Be smart, snack smart


SAINTLY SWEET Swap out shop-bought snacks for homemade treats.

Westport retreat’s nibbles satisfy a sweet tooth 

The Cabots

Recently I got a great invitation – my friend, Ruth O’Malley was holding a coffee morning to test out some healthy snacks she would be serving to guests on a weight-loss retreat, Nourish and Thrive, in Westport.
Ruth, a Covey, mainly lives in Dublin, but she was holding her tasting at her mum’s house in Westport. Ruth’s first degree was in psychology. Her master’s degree was in Exercise and Sport Psychology. She also studied fitness and nutrition and ran a Motivation Clinic for weight loss in Athlone for five years.
Ruth has no time for calorie counting and is dismissive of unsustainable ‘diets’ that make people miserable. She believes that what goes on in your head is as important as what goes into your mouth when it comes to losing weight. A great cook, she has developed menus that allow people to eat healthily but without feeling deprived. Her repertoire includes tasty but healthy soups, salads, mains and also sweet things.

Fruit and nutcases
Ruth had invited eight friends, mostly people I didn’t know, and we were to score her food out of five. The thrill of hanging out with new people – and getting to eat delicious things we hadn’t made ourselves.
Ruth and her sister Grace had been up half the night making the snacks. They brought us teas and coffees and tray after tray of yummy sweetmeats. Everything was healthy – low fat, low sugar, full of wholesome ingredients including dates, figs,  peanut butter, nuts, seeds and, sometimes, dark chocolate – and designed to take the place of your typical Elevenses; tea with biscuits, or the chocolate bar you reward yourself with in the afternoon after a hard day at work.
We had about seven snacks to score. Ruth kept saying, “Be honest, say what you don’t like, what’s wrong with something!” I was struggling. After snack four, I realised I was downgrading things to 4.5 out of 5 for no reason except I didn’t want to be giving everything full marks in case I was marking too high.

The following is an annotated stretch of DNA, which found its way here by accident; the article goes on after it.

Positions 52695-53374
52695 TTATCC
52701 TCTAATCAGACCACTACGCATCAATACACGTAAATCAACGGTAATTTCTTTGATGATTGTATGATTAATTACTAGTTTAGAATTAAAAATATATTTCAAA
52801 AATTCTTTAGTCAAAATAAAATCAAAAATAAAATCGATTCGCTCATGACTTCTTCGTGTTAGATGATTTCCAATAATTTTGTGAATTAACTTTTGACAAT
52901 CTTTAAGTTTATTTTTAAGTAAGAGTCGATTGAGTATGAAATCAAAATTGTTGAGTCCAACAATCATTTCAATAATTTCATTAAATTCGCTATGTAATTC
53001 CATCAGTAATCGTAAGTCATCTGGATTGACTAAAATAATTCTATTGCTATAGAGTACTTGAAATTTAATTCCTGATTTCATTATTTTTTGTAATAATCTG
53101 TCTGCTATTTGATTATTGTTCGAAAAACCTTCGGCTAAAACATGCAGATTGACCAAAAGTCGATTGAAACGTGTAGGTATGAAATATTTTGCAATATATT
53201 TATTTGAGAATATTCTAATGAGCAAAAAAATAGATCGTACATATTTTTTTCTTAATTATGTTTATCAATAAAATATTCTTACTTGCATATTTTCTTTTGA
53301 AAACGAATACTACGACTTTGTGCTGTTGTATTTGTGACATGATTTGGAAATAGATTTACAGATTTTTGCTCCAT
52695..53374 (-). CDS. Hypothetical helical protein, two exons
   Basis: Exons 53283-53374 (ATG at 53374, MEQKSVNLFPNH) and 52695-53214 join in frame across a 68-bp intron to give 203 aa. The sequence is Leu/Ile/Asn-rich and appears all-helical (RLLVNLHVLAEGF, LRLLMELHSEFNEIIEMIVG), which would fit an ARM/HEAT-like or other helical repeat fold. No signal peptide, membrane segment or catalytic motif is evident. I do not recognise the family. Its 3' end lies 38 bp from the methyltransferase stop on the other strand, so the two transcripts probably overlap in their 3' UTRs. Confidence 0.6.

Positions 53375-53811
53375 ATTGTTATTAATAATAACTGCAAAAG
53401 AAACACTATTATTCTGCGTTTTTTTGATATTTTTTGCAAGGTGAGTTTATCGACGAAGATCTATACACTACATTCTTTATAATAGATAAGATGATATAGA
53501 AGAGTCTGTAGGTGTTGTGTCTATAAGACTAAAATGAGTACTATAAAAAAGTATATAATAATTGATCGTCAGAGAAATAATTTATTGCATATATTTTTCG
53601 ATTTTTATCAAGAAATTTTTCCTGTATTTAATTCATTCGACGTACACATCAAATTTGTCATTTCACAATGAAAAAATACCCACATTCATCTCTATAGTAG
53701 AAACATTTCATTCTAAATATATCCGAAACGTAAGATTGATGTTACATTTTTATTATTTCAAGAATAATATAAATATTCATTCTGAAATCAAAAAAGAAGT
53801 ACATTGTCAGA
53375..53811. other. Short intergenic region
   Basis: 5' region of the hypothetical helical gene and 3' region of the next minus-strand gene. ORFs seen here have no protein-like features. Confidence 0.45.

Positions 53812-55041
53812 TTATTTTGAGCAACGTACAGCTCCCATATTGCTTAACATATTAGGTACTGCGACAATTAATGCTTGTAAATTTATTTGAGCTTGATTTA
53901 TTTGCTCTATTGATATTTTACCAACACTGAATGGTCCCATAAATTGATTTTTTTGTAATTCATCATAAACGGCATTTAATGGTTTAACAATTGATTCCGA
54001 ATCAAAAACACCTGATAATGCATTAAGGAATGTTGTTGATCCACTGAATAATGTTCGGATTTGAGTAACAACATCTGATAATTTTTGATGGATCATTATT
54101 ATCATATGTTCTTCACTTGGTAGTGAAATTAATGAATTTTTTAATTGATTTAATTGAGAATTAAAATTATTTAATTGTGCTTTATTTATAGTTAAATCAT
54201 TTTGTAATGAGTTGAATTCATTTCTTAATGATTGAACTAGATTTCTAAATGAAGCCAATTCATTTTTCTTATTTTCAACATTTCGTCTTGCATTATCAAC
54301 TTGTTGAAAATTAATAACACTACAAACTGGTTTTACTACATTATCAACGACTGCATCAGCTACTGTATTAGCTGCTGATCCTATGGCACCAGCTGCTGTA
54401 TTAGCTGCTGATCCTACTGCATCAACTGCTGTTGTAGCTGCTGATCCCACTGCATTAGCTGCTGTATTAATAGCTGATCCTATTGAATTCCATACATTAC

I mentioned this to the others. We were all in the same boat. There was nothing to fault! I really wished my children had been there – they would have enjoyed these treats much more than most of the sweet crap they usually crave.
Below is one recipe I’ve made for the kids – and it’s been a total hit!

Ruth’s Fig and Hazelnut Balls

What you need

  • 1 quarter raw almonds
  • 1 quarter cup Brazil nuts (about 9)
  • 1 third of a cup of pistachios or roasted hazelnuts
  • 1 quarter cup of extra pistachios to coat
  • 5 whole figs
  • 4 pitted medjool dates
  • 3 tbsp almond butter or peanut butter
  • 1 tsp maca powder
  • 1 quarter teaspoon fine sea salt

What you do
In a food processor, pulse the quarter cup of pistachio nuts into a fine powder and set aside. Add the almonds, Brazil nuts and one-third cup of pistachios/roasted hazelnuts to the mixer and pulse till finely chopped. Add the remaining ingredients and blend – not too harshly – till combined.
Next, using a small ice-cream scoop or a tablespoon, roll the paste in the palm of your hands till you form 11 balls. Roll the balls in the pistachio powder you have set aside.
You can store these in the fridge for two weeks or in your freezer for six to eight months.

— Sandra

The Cabot family live and work in Lanmore, outside Westport. Fresh, seasonal foods are their passion, from country markets to growing, making and selling. They love cooking and eating at the kitchen table, while Redmond and Sandra are kept on their toes with children Penny and Louis. Here they share their favourite recipes.